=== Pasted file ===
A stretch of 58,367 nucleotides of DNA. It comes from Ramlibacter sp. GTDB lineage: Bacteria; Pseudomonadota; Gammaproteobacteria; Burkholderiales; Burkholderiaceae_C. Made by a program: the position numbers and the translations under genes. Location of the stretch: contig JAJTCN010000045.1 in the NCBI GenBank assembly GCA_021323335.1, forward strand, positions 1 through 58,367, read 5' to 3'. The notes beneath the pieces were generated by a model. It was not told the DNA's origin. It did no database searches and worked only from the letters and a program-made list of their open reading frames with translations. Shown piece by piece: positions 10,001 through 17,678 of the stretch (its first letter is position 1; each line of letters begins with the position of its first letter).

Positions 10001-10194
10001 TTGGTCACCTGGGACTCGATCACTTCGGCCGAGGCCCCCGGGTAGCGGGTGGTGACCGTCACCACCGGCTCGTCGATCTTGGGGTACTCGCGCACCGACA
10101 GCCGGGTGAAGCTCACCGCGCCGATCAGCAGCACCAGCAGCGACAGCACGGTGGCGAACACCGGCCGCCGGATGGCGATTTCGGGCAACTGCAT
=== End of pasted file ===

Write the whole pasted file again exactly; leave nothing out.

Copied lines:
A stretch of 58,367 nucleotides of DNA. It comes from Ramlibacter sp. GTDB lineage: Bacteria; Pseudomonadota; Gammaproteobacteria; Burkholderiales; Burkholderiaceae_C. Made by a program: the position numbers and the translations under genes. Location of the stretch: contig JAJTCN010000045.1 in the NCBI GenBank assembly GCA_021323335.1, forward strand, positions 1 through 58,367, read 5' to 3'. The notes beneath the pieces were generated by a model. It was not told the DNA's origin. It did no database searches and worked only from the letters and a program-made list of their open reading frames with translations. Shown piece by piece: positions 10,001 through 17,678 of the stretch (its first letter is position 1; each line of letters begins with the position of its first letter).

Positions 10001-10194
10001 TTGGTCACCTGGGACTCGATCACTTCGGCCGAGGCCCCCGGGTAGCGGGTGGTGACCGTCACCACCGGCTCGTCGATCTTGGGGTACTCGCGCACCGACA
10101 GCCGGGTGAAGCTCACCGCGCCGATCAGCAGCACCAGCAGCGACAGCACGGTGGCGAACACCGGCCGCCGGATGGCGATTTCGGGCAACTGCAT